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Innovative Air Quality Control Retrofit Helps Provide Cleaner Air to Florida Residents

Innovative Air Quality Control Retrofit Helps Provide Cleaner Air to Florida Residents

Project Name
SJRPP Nitrogen Oxide Reduction
Location
Jacksonville, Florida
Client
St. Johns River Power Park

Black & Veatch provided engineering, procurement support and construction management support for a selective catalytic reduction (SCR) installation at St. Johns River Power Park (SJRPP), a facility jointly owned by JEA and Florida Power & Light Company (FPL), located in Jacksonville, Florida.

The SJRPP project was performed in two phases. Phase I consisted of development of the conceptual design and capital cost estimate. Phase II consisted of the detailed design, procurement and construction of the facility. This nitrogen oxide (NOx) reduction project included the addition of SCR units (two for each boiler, and each with a 100 percent bypass) on two 640 megawatt, pulverized coal-fired generating units.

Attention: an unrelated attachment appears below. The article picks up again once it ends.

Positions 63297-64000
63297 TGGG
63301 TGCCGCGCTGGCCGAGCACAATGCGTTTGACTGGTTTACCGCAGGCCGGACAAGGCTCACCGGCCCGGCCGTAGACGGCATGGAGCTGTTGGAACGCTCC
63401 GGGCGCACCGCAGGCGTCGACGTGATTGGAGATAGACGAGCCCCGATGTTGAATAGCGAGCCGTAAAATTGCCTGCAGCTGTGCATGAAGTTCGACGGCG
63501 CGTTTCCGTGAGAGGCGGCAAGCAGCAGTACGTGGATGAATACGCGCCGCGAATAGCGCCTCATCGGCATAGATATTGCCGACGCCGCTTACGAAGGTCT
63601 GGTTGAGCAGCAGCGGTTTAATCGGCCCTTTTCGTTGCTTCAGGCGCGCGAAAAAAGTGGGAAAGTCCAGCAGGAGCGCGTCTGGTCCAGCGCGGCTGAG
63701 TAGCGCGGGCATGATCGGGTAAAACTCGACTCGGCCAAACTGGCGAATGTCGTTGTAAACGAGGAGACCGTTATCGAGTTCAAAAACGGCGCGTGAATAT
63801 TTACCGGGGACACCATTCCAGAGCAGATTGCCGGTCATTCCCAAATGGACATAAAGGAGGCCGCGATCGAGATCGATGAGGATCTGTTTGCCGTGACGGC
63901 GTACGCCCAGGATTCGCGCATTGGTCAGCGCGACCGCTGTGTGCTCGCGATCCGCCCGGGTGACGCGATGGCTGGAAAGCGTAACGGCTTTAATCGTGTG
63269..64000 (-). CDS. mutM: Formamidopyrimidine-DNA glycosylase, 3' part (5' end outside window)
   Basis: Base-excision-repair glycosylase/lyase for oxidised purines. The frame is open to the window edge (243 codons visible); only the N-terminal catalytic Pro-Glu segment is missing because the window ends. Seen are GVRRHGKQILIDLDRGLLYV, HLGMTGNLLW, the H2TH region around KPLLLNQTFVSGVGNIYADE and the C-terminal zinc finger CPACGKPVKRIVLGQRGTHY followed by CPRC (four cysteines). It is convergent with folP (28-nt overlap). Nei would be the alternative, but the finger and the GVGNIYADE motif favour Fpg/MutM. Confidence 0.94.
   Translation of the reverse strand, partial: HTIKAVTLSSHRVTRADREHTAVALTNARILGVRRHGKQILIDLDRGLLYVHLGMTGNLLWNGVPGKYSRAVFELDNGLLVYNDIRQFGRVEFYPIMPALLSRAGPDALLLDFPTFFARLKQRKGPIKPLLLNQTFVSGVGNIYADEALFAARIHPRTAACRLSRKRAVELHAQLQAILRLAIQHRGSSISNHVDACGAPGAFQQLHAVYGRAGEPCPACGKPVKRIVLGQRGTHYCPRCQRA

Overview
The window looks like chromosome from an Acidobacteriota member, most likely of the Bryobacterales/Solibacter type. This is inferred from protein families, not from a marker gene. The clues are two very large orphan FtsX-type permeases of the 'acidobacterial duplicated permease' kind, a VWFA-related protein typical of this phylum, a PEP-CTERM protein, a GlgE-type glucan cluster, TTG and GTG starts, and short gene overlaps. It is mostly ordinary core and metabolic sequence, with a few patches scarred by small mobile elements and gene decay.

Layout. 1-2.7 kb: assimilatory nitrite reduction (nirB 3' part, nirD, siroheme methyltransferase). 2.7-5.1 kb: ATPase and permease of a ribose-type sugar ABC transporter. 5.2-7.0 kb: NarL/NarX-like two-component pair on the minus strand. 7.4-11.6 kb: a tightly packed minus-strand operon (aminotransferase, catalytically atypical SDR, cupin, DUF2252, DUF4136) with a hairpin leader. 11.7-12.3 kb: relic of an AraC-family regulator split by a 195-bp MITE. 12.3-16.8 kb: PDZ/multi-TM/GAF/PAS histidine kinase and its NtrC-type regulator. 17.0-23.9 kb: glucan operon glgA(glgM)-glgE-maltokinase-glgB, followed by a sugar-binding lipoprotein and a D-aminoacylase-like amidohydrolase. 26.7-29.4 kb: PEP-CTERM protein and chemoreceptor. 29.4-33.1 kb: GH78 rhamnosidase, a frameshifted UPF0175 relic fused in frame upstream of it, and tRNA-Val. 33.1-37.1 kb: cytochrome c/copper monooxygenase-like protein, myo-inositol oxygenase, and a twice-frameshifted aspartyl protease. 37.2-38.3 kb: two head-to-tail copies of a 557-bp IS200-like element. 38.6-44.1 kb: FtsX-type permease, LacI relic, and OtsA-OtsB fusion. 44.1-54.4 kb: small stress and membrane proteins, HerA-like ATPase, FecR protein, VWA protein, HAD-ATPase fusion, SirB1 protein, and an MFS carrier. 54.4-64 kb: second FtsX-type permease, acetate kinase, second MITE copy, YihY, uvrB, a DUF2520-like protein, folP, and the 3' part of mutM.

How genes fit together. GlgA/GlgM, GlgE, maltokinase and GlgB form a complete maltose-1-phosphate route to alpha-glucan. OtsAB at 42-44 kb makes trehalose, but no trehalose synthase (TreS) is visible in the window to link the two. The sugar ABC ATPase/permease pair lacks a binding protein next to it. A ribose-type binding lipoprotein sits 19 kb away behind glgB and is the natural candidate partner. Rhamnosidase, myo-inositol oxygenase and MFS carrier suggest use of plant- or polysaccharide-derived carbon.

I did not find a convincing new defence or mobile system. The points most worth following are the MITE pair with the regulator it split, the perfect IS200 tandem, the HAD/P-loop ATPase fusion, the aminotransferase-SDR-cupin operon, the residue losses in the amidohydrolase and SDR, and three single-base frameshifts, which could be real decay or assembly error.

The project also included the upgrading and optimization of ammonia injection systems for both units to control sulfur trioxide (SO3). The project was driven by SJRPP’s requirement to meet the Clean Air Interstate Rule (CAIR) as applied to NOx emissions.

The configuration of the existing plant, fuel combinations and aggressive project schedule were all challenging factors requiring an innovative approach. Black & Veatch experts conducted a detailed series of tests at the beginning of the project to determine the potential impacts of the unique fuel combination on the catalyst activity and SCR design. The tests included a rigorous set of flue gas characterizations under various operating scenarios and fuel combinations.

They also included a six-month series of tests where three different types of catalysts were exposed to the flue gas stream mounted in “mini” SCR reactors. These tests were completed to determine the impact of the fuel on catalyst activity, and they enabled Black & Veatch to specify the proper catalyst chemistry and configuration as well as properly design the SCR ductwork and auxiliary systems to mitigate the impacts of the unique blend of fuels. The project resulted in cleaner air for Florida and surrounding states.

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